United States District Court, S.D. New York
February 4, 2004.
MEL HEIKO, Plaintiff, V. KEIL EQUIPMENT COMPANY, INC., GRAVELY EQUIPMENT COMPANY, and PECO INC. Defendants
The opinion of the court was delivered by: BARBARA JONES, District Judge
Plaintiff Mel Heiko, who is an attorney appearing pro se, filed a
complaint in the Court on September 19, 2002 ("Complaint") alleging that
Defendants Keil Equipment Co, Inc. ("Keil"), Gravley Equipment Co.
("Gravley"), and Peco, Inc. ("Peco") breached certain warranties they
made in conjunction with the sale of mowing equipment, in violation of
15 U.S.C. § 2310. (Compl. at 2-7). Plaintiff alleges no other causes of
In his Complaint, Plaintiff asserts that the Court has jurisdiction
under 15 U.S.C. § 2310, as well as under the federal question statute,
28 U.S.C. § 1331.*fn1 Plaintiff also maintains that he suffered $10,000
in damages, "including $5,000.00 incidental and $5,000.00 consequential
damages [sic]," and that he is "entitled to a refund for the return of
the equipment," which cost $2,639.52.*fn2 (Id. at 2, 7).
Defendants filed a Motion to Dismiss for Lack of Subject Matter
Jurisdiction on the premise that Plaintiff's Complaint did not meet the
jurisdictional requirement of 15 U.S.C. § 2310 that there be at least
$50,000 in controversy. The Court agrees and therefore dismisses the
Plaintiff pleads that there is federal question jurisdiction pursuant
to 28 U.S.C. § 1331. "Federal question jurisdiction exists where a
well-pleaded complaint `establishes either that federal law creates the
cause of action or that the plaintiff's right to relief necessarily
depends on resolution of a substantial question of federal law.'"
Perpetual Sec., Inc. v. Tang, 290 F.3d 132, 137 (2d Cir. 2002) (quoting
Greenberg v. Bear, Stearns & Co., 220 F.3d 22, 25 (2d. Cir. 2000)). When
deciding whether federal question jurisdiction exists, a court must
examine "the nature of the federal question raised in [each] claim to see
if it is sufficiently substantial to warrant federal jurisdiction."
Perpetual Sec., 290 F.3d at 137 (quoting Greenblatt v. Delta Plumbing &
Heating Corp., 68 F.3d 561, 570 (2d Cir. 1995)).
In this case, it is clear that the Court would not have jurisdiction
over Plaintiff's Complaint pursuant to 28 U.S.C. § 1331 unless it had
jurisdiction under 15 U.S.C. § 2310.
15 U.S.C. § 2310, known as the Magnuson-Moss Act ("Act"), authorizes
consumers to sue warrantors "for damages and other legal and equitable
relief" for failure to comply with any written or implied warranty. Lieb
v. American Motors Corp., 538 F. Supp. 127, 131 (S.D.N.Y. 1982) (quoting
15 U.S.C. § 2310 (d)(1)). According to the Act, an action may be brought
in state or federal court. 15 U.S.C. § 2310 (d)(1)(A)-(B). However, the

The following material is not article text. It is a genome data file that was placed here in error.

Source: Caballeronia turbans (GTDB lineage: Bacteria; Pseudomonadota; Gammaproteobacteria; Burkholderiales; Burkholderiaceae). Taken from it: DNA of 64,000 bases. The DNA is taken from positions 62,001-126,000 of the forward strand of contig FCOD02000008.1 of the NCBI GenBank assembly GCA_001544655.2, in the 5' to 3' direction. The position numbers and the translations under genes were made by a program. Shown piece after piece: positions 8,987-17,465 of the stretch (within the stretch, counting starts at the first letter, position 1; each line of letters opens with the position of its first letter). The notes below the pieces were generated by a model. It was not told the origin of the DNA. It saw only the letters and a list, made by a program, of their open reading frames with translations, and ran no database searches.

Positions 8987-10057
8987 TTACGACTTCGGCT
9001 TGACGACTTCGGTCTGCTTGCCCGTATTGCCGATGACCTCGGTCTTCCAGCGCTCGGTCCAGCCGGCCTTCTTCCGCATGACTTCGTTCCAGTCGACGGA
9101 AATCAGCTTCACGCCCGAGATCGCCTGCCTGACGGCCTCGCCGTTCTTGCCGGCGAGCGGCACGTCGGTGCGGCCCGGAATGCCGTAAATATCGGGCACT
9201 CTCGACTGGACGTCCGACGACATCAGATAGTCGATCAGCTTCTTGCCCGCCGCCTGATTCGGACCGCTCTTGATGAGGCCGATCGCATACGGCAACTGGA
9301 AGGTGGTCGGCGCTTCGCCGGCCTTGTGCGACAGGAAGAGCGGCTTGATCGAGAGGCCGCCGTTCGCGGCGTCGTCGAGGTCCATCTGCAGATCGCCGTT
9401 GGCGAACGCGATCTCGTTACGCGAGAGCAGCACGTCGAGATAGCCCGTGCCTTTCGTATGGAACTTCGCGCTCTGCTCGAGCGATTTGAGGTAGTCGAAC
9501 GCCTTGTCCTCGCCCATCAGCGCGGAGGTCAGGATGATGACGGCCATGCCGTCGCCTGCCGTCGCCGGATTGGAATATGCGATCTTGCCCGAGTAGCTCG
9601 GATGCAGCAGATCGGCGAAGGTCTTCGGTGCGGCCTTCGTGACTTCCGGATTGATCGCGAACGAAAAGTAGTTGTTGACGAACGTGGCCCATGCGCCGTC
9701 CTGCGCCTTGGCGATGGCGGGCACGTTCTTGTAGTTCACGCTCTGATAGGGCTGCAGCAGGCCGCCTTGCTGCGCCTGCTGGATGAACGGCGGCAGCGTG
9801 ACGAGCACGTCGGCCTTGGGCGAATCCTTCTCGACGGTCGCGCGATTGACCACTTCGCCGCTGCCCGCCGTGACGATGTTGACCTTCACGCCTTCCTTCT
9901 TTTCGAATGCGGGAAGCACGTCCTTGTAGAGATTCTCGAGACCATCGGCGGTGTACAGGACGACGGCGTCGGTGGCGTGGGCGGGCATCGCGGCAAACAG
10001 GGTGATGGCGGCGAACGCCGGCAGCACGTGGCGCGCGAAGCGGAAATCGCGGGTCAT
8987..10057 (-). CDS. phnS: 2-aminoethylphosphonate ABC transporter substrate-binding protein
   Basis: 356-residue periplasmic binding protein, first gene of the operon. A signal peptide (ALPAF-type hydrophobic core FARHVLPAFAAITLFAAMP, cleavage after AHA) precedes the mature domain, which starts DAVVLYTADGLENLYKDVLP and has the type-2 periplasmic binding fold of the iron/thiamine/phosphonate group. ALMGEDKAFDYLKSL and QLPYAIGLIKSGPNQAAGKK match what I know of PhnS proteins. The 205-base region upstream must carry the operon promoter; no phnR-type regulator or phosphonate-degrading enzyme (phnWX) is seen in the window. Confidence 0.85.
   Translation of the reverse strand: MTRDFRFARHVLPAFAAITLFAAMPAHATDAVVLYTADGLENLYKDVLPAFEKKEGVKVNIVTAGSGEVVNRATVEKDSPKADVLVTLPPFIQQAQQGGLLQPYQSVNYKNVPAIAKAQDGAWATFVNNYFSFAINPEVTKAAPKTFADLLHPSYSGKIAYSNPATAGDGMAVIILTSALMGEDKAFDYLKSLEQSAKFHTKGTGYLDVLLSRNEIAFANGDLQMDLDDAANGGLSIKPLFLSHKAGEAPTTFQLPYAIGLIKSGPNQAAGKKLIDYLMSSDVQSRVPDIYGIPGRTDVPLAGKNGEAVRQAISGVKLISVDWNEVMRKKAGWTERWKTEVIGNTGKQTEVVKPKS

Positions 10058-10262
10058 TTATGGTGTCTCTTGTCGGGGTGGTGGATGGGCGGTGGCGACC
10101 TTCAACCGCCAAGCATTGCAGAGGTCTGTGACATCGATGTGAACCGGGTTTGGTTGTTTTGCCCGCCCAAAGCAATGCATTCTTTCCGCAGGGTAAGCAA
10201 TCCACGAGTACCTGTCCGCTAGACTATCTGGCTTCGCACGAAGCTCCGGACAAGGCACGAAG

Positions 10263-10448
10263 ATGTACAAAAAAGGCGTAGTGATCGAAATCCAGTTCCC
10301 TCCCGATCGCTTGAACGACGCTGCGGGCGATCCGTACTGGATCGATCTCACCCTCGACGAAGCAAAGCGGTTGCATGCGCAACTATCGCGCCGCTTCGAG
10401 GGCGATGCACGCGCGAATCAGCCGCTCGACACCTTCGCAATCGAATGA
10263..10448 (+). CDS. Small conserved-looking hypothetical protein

Act restricts access to federal courts to those suits satisfying certain
requirements. Specifically, the Act states that,
No claim shall be cognizable in a suit brought under
[15 U.S.C. § 2310 in federal district court] . . . (B)
if the amount in controversy is less than the sum or
value of $50,000 (exclusive of interests and costs)
computed on the basis of all claims to be determined
in this suit . . .
15 U.S.C.A. § 2310.
The party invoking the Court's jurisdiction bears the "burden of
proving that it appears to a `reasonable probability' that the claim is in
excess of the statutory jurisdictional amount." Scherer v. Equitable Life
Assurance Society, 347 F.3d 394, 397 (2d Cir. 2003) (citations omitted).
In this case, Plaintiff admits that in order for this Court to have
jurisdiction over his Section 2310 claim, the amount in controversy must
equal or exceed $50,000. (Plaintiff's Affirmation in Opposition to
Defendants' Motion to Dismiss the Complaint, dated Jan. 28, 2003 ("Pl's
Aff.") at 2. On the face of the Complaint, however, Plaintiff only
alleges that he is due damages in the amount of $12,639.52. He
nonetheless argues that he is "entitled to damages for consequential
economic loss and damages [sic], for deceit and misrepresentation and
fraud against [Defendants], can and should [sic] exceed the sum of
$50,000." (Plaintiff's Supplemental Memorandum of Law, dated Jan. 28,
2003 ("Pl's Supp. Mem."), at 1). To the contrary, however, the Court has
already included in the $12,639.52 figure $5,000 for "incidental" and
$5,000 for "consequential" damages, as Plaintiff alleged in his
Complaint. Moreover, although Plaintiff argues that he has claims for
fraud and misrepresentation, these claims appear nowhere in his
Plaintiff also argues that punitive damages contribute to the amount in
controversy. (Pl's Supp. Mem. at 6). Like the fraud and misrepresentation
claims, however, a request for an award of punitive damages does not
appear in his Complaint, nor does Plaintiff allege any facts sufficient to
justify such a claim. Moreover, "[i]n breach of warranty suits, which is
all that Magnuson-Moss permits, damages [in New York] ordinarily are
limited to the difference between the value of the goods accepted and the
value they would have had if they had been as warranted." Lieb, 538 F.
Supp. at 134 (citing N.Y.U.C.C. Law § 2-714(2) (McKinney)).
Accordingly, the Court grants Defendants' Motion to Dismiss the
Complaint for lack of jurisdiction because it fails to allege that there
is at least $50,000 in controversy.
The Clerk of the Court is directed to close this case.